“On Black Panther’s suit we have purple denoting the amassing and coalescing of kinetic energy, and the blue shades of the Sonic Disrupter railing through the cars, and this basically tears them wide apart. We ended up with various custom-designed, destroyed versions of the cars, with animation which triggers blend-shapes and high frequency debris and simulations on top. These were very elaborate destruction scenes designed in Houdini and each of these took up to six months to perfect.”
Marvel at all times wanted the animation to feel physically plausible, wherever possible. “Our Animation Supervisor Raffy A. Pimentel was very involved with the look of the character,” says Kevin Souls, the VFX Supervisor in LA for Luma Pictures. “As our assets were so photographically based, we had access to everything. We got in the plates early and we were ready to go right off the jump. Our sequences were fully virtual.”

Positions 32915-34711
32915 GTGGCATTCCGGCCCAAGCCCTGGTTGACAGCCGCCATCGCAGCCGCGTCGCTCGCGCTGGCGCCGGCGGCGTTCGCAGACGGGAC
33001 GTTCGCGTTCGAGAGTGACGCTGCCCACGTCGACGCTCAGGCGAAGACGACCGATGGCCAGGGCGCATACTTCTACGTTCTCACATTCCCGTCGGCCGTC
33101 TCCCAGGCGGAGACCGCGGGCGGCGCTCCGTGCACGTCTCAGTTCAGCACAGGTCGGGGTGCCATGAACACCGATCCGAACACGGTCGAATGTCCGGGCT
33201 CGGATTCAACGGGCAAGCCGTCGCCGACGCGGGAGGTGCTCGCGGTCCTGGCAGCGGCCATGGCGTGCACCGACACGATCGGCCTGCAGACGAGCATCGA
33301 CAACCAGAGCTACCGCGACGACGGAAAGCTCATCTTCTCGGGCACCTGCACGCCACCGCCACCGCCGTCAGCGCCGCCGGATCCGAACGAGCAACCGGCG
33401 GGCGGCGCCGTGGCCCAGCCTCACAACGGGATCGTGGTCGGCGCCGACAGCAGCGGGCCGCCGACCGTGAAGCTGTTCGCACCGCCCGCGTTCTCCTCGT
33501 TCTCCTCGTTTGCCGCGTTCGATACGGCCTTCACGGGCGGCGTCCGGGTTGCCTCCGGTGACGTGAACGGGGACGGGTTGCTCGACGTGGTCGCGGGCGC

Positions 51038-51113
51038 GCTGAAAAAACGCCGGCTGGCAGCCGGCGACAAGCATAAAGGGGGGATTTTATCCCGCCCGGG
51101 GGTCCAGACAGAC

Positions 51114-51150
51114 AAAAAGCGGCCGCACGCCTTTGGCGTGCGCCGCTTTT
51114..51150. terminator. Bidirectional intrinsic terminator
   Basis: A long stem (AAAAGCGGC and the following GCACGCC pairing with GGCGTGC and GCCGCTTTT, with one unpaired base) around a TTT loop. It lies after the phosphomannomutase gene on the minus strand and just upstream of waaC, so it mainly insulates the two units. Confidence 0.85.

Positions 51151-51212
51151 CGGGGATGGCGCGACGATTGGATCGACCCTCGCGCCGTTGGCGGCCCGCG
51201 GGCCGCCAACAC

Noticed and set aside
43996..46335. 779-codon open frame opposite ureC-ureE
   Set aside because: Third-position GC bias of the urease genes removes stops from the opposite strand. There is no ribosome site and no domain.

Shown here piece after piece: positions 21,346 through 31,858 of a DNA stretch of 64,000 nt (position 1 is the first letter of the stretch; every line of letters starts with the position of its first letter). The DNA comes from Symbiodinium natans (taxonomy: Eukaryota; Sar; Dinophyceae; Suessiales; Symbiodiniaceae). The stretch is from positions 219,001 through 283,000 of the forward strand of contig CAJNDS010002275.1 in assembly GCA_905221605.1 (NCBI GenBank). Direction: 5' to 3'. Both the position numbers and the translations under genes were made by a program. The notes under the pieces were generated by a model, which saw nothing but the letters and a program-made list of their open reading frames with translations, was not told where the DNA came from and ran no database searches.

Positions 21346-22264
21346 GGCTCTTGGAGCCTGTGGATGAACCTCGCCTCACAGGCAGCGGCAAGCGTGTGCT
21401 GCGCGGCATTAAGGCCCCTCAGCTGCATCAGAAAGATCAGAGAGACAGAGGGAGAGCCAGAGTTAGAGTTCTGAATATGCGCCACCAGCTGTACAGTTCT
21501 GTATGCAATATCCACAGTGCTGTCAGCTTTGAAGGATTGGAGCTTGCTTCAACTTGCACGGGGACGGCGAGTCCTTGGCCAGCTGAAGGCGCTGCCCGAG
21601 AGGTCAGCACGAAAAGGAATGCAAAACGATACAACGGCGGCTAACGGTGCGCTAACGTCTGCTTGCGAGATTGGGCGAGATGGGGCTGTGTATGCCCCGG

Luma’s team was gathering insights into how the characters would fight, move, and jump. They did a series of motion capture sessions inhouse with the stunt performer doing parkour moves. In a chase sequence set in the Korean city of Busan, Black Panther does a reverse jump off a Four Runner van onto the Lexus car. That move was partially captured right there at Luma LA, then pushed into animation and modified to work in the scene.